When I was a teacher, this time of year meant returning to work after having my summer off with the kids. Though it was never as hard as the first time, each fall was a difficult transition for the whole family: Suddenly I was not there full-time to clean the house, prepare meals, do laundry, buy groceries, etc.
While heading back to work after being home with kids will always be a challenging time, there are several things moms can do to ease the transition.
Plan and Practice Ahead of Time
The transition will be easier on everyone if there is time to adjust to the new routine. If your children are not yet in school, research and commit to a childcare option that is comfortable for everyone. Transitioning a breast-fed baby to a bottle will be less stressful if you give it some time – you don’t want to worry about whether or not your child is going hungry on your first day back to work.
Give yourself and your child plenty of time to take care of learning new skills like potty training. It will go better if the pressure’s off. In the days leading up to the Big Day, practice getting up and dressed by the time everyone needs head out the door. Practicing ahead of time can instill confidence in kids and ease anxiety for mom.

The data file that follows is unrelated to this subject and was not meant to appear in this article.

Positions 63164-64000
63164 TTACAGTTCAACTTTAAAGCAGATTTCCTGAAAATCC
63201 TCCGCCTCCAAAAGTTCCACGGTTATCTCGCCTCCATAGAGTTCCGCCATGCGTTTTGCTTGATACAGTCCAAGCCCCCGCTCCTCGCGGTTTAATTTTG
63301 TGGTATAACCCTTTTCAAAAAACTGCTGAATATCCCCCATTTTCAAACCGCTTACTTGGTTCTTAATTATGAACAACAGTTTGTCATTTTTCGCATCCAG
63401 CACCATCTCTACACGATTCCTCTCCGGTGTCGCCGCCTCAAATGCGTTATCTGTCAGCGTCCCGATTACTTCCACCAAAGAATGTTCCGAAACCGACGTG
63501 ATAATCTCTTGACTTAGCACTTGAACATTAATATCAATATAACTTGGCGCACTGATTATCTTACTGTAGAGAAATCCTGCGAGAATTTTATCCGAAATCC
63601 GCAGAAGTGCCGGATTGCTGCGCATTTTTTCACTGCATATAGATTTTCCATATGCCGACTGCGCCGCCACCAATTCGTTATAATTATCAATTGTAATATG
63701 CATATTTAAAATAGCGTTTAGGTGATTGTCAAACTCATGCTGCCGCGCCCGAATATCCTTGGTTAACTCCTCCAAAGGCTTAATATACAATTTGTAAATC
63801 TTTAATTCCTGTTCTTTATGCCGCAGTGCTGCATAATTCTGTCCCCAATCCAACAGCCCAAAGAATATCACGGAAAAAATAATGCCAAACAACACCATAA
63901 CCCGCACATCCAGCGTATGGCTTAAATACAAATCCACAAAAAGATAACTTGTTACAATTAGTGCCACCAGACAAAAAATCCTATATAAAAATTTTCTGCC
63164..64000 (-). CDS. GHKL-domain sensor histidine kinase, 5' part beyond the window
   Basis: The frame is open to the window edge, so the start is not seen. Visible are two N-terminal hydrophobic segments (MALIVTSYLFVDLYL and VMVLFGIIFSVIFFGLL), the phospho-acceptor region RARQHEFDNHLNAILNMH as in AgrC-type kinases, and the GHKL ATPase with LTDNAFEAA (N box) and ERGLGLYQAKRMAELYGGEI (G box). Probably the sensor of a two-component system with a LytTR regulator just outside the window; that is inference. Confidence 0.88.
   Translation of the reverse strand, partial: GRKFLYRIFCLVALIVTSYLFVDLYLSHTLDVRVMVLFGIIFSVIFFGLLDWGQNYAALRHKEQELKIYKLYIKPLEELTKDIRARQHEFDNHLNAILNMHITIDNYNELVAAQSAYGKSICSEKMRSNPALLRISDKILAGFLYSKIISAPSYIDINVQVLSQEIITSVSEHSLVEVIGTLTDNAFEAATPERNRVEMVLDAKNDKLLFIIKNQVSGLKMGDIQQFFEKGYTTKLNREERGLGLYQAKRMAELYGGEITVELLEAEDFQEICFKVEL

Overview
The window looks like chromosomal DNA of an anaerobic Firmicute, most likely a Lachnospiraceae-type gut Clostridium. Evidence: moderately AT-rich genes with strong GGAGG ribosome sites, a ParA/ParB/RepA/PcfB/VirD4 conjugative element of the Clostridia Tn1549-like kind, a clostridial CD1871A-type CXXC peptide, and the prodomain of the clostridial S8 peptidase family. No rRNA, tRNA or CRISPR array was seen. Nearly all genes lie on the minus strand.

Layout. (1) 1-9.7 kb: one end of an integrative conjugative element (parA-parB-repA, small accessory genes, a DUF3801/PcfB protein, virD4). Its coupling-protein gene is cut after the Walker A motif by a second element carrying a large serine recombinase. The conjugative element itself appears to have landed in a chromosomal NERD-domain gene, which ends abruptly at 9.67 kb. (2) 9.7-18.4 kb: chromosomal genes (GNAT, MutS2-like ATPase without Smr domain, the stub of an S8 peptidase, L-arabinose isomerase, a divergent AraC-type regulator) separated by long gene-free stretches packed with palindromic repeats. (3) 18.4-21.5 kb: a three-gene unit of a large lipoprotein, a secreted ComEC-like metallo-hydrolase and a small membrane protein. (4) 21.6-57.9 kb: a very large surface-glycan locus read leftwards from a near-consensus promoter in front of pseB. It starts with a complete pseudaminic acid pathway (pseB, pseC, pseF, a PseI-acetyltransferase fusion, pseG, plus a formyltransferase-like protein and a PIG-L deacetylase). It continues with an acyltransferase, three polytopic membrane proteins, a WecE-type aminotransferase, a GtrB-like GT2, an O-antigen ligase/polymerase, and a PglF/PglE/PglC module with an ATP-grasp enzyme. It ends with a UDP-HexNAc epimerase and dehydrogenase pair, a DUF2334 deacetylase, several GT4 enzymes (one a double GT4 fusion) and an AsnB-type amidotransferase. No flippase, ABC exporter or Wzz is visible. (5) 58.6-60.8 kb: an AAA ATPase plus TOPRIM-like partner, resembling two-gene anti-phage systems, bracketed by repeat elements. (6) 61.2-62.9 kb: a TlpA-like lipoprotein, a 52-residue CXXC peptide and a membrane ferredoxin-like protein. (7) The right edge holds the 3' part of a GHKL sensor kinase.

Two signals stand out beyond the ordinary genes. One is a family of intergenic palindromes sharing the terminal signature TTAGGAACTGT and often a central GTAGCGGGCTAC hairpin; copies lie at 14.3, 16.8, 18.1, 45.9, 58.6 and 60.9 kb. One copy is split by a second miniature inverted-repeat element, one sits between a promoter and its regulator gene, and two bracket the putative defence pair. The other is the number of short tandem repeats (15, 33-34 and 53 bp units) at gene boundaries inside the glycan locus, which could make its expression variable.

Starting back to work part-time is a great option for moms if it is available, but often it is not. If you’ll be working as many hours as your spouse, make sure he knows that you will need an equal partner in household chores. Most husbands are more likely to respond positively if presented with a request for help instead of a demand.
Make a list of what needs to get done and divide it up based on personal preferences. Maybe your husband is a master with the vacuum, but isn’t big on cleaning bathrooms. Older kids can pitch in, too. Even if they are ambivalent about mom going back to work, you can sweeten the deal with an allowance or reward for completing chores.
Go Easy On Yourself
This is the most important part! It seems that guilt and motherhood just go together; stay-at-home moms often feel guilty that they are not contributing to the family’s income, and working moms feel guilty about kids having to go to daycare, or just spending less time with them. Remember that quality, not quantity, counts when it comes to time with your kids. It’s better for kids to get a few hours per day with a happy, fulfilled mom than a whole day with a resentful one that doesn’t really enjoy staying home.
Also, give yourself permission not to have a perfectly clean house or home-baked cookies for your kids’ snack. Trying to do it all is the fast lane to burnout. Finally, remember to make time for yourself – for exercise, relaxation or girls’ night out. By taking care of yourself, you are taking care of your kids’ mom, and that benefits the whole family.
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